2. Product of slope of 2 perpendicular lines is -1 let's say m1 is slope of line 1 and m2 is slope of line 2 then m1 = -(1/m2) 3. The attempt at a solution My attempts to resolve this equation are just confusing. I know that we have too many variables and we need to get rid of some of them. I also know that at one point both equations are equal to each other (intersection point) so... 3kx+8y = 5 and 6y -4kx = -1 are... 1. k = (5-8y)/3x and 2. k = (-1 -6y)/ -4x if k = -(1/k) then (5-8y)/3x = -((-4x)/(-1-6y)) (5-8y)(-1-6y) =(4x)*(3x) -5 -30y +8y +48y^2 = 12x^2 and here I get stuck! What to do then? and am I taking a right path to solve this problem? Thank you very much for any help!

Mentor
 Quote by HallsofIvy cristo, I would not interpret this as two different values for k. The problem is asking for a value for k, in both equations, such that the two lines are perpendicular
That's what I thought originally, but when the OP said:
 I forgot to mention that k of line 1 isn't necessarily equals to k of line 2.
I thought he had been explicitly told otherwise!
 3kx+8y = 5 and 6y -4kx = -1 are perpendicular. slope of the first one can be obtained from y = 5/8 - 3k/8x and slope of the second one can be obtained from y = -1/6 + (2/3k)x from the first one the slope is -3k/8 and from the second one 2k/3 since the product of slopes is -1 you have -6k^2/24 = -1 k^2/4 = 1 k^2 = 4 Check this, maybe I've messed something up, but according to this k is 2 and -2.

 Quote by phoenix20_06 I forgot to mention that k of line 1 isn't necessarily equals to k of line 2. So I don't see how writting them both in for y =mx +c will help me solve it.
y = mx + c can be used if they are the same. Are you trying to say that you need to find an equation for two different 'k's? e.g. k1 + k2 = c, where c is some constant. More like a linear programming question.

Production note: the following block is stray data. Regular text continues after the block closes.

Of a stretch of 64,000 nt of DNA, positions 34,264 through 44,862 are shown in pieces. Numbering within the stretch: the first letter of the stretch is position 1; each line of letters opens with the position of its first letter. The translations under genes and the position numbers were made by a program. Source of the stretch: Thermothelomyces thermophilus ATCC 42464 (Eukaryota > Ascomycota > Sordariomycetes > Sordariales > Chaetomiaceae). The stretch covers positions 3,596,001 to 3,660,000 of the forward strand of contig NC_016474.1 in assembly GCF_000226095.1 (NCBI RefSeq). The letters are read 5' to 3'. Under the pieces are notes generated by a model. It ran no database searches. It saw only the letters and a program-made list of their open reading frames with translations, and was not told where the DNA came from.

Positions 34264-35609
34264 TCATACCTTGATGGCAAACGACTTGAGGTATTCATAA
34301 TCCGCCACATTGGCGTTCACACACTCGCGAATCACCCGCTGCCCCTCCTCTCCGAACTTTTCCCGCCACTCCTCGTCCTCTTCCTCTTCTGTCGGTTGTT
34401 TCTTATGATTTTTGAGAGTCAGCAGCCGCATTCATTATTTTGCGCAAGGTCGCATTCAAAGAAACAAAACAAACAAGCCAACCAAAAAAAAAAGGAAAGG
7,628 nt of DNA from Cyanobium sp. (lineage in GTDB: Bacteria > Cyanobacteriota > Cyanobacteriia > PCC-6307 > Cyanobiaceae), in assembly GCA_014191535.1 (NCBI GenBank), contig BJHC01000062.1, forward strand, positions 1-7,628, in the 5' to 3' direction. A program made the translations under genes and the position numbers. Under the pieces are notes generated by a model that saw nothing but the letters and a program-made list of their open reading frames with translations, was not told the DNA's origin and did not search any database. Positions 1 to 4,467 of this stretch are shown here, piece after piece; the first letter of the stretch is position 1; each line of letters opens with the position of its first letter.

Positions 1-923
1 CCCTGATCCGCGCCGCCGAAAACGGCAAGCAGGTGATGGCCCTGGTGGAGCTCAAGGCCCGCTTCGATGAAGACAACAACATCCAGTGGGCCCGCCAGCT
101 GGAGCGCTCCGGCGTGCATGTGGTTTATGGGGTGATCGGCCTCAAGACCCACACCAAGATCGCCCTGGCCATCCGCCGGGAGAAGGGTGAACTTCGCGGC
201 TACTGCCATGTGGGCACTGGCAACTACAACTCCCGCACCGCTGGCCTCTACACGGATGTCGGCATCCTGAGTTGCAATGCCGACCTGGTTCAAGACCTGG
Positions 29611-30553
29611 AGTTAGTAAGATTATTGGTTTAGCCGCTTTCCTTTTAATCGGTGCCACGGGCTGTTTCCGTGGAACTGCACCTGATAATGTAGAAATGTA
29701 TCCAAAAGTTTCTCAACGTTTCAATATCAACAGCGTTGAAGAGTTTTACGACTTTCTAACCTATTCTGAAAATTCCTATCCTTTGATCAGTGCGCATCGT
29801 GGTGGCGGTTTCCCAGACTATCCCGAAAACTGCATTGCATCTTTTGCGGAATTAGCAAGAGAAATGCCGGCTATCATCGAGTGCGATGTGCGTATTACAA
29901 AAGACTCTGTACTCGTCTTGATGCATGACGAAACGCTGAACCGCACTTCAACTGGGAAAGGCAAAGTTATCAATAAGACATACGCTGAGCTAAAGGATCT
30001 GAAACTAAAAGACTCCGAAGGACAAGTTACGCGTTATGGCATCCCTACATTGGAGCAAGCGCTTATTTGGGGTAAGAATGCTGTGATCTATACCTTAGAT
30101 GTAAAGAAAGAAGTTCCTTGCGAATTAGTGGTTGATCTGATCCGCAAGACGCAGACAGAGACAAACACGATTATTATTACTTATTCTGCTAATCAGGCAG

Quote by phoenix20_06 1. y = (5-3kx)/8 2. y =(-1+4kx)/6 I'm still stuck with x being unknown and k of line 1 and k of line 2.
You do not need to know x and at no stage do you need to. You are writing the equations in the form y = mx + c because you want to know what m is. x makes no difference to the gradient. Knowing the two 'm's from the two, you can use m1 x m2 = -1, as you stated. However........

 Quote by *best&sweetest* Check this, maybe I've messed something up, but according to this k is 2 and -2.
I concour with *best&sweetest*, although I do need to remind you that the person that asked the question is suppose to work through the steps and understanding to produce the solution.

Cheers,

 Quote by phoenix20_06 I forgot to mention that k of line 1 isn't necessarily equals to k of line 2. So I don't see how writting them both in for y =mx +c will help me solve it.
As the solution for k1 = k2 has been given, I am going to go through a more general solution, which is more or less the same as post #7. All you have to do is replace the 'k's, one with k1 and the other with k2. This will produce k1 x k2 = 4, which is obvious from the posts before. So find any two values that satisfy this equation and you will have all of the solutions for k, assuming they differ.

 Mentor Are we all ignoring the homework help rules today? Please do not post full solutions. Instead try to help the OP to get the answer for himself!